Massive lay-offs for Lions understands that up to 15 players on the Lions’ payroll will be retrenched as the union battles to avoid financial ruin.

Rumours of the Johannesburg franchise being bankrupt have circulated since late last year and was further fuelled by a leaked document from former multi-million Rand investors, the Guma Group, detailing the depth of union’s financial crisis.

In the document, Robert Gumede and Ivor Ichikowitz of the Guma Group alleged (among other things) that the Lions were struggling to pay back millions in loans, that the union has up to 90 players under contract and some of the players are receiving big salaries in spite of not being at training, that Dick Muir (former Lions coach) received a salary of about R2.2 million per year, even though he has not been actively involved at the Lions since May 2010, and that they were unable to pay salaries in October and December 2010, as well as in January 2011.

Lions president Kevin de Klerk has denied the claims and this website understands he later met privately with the contracted players to assure them of the union’s financial stability and ease fears around non-payment of salaries and potential retrenchments.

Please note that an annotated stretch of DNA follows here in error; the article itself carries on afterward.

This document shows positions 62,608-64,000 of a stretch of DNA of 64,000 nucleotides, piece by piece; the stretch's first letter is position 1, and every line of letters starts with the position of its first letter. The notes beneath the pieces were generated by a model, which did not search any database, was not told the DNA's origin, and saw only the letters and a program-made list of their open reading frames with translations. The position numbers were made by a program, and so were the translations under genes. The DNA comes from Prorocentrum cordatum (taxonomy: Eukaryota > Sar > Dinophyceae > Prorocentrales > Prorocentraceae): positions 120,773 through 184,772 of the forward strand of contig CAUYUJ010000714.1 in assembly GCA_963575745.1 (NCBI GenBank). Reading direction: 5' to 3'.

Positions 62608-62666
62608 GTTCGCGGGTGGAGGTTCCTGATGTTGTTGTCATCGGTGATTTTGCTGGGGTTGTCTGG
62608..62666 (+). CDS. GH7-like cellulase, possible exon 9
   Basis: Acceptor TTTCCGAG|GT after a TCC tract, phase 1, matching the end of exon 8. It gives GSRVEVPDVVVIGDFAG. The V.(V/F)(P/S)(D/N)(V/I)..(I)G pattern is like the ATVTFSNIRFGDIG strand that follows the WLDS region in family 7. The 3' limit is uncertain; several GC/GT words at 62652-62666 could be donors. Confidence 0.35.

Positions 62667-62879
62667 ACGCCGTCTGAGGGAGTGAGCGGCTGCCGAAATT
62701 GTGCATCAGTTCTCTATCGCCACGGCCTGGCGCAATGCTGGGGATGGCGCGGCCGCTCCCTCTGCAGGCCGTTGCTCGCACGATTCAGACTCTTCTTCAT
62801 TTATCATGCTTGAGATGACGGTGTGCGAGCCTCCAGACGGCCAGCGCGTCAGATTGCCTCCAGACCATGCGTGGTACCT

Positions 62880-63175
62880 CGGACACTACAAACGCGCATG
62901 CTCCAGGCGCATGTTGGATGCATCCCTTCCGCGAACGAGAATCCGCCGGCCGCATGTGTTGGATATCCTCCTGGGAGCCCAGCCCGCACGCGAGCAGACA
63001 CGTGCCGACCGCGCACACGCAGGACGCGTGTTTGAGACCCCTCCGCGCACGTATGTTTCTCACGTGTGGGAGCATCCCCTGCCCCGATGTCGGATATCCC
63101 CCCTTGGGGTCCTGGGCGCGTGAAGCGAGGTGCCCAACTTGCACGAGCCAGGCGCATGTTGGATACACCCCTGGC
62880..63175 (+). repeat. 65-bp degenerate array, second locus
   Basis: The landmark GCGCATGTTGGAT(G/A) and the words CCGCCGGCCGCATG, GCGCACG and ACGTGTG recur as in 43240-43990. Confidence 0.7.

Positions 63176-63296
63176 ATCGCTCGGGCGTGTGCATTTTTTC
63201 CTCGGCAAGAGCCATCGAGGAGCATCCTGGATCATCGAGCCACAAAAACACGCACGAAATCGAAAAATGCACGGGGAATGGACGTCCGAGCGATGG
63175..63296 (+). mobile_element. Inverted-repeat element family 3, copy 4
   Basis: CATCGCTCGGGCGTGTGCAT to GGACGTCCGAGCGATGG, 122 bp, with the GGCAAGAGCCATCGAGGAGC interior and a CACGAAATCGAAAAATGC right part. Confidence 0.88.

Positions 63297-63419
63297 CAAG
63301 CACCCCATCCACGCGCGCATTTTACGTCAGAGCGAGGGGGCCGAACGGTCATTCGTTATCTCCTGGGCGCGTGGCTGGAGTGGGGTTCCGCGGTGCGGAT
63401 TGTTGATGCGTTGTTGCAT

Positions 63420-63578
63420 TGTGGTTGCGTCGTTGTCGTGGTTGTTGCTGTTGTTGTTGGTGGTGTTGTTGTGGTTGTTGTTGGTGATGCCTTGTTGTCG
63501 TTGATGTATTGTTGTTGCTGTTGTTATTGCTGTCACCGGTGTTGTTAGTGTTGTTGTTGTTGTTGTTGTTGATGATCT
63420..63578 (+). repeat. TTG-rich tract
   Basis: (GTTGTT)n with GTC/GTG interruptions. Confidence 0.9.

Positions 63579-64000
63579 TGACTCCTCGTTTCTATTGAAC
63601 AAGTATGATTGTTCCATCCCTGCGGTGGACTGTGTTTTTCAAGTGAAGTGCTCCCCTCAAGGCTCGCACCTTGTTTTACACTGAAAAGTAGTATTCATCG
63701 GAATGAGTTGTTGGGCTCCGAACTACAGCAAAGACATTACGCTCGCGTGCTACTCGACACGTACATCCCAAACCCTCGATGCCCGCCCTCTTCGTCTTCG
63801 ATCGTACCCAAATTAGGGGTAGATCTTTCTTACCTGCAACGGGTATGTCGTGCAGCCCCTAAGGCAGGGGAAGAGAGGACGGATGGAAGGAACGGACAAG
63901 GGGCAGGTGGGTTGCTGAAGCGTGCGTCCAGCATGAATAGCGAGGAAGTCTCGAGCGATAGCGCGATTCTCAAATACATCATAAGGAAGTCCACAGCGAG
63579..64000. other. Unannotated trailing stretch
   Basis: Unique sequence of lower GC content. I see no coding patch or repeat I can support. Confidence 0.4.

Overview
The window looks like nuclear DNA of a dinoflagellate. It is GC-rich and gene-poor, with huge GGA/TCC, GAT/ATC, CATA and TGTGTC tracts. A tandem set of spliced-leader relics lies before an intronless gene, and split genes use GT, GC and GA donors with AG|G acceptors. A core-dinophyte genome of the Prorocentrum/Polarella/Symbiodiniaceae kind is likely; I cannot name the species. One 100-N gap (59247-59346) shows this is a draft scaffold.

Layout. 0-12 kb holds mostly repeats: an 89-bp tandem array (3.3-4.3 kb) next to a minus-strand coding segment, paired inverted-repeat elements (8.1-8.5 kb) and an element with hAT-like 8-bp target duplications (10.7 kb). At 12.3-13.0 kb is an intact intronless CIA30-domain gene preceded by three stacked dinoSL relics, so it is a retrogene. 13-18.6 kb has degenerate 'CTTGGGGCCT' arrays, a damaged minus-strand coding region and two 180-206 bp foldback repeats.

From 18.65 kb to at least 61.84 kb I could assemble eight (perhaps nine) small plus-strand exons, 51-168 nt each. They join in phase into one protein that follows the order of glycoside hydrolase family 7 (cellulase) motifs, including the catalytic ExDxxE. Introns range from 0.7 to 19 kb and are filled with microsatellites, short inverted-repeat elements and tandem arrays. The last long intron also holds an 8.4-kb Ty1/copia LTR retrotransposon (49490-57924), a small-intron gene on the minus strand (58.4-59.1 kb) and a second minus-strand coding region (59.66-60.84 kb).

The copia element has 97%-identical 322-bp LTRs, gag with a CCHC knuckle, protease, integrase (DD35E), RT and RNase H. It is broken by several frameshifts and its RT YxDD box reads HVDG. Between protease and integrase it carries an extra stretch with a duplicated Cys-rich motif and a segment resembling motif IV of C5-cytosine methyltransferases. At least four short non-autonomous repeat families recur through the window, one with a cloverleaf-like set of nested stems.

However, those fears appear to have become a reality, with a well placed source informing this website that up to 15 players have been told their services are no longer needed. Among those players are Wandile Mjekevu, Kevin Buys, Jannie Boshoff, Dries van Schalkwyk and Trevor Hall. De Klerk has reportedly been bombarded with calls from players’ agents and has been engaged in lengthy crisis talks with these agents as well as potential investors in a bid to steady the sinking ship.

The root of the problem lies with the Guma Group’s decision to withdraw their involvement with the franchise in late 2011, citing the Lions’ unwillingness to meet the transformation criteria that the group said was central to their decision to invest. Gumede and Ichikowitz are known to have lined up lucrative contracts for the union before their departure, whereupon those contracts were lost leaving the Lions in a dire financial situation. was unsuccessful in its attempts to reach De Klerk for comment.

By Ryan Vrede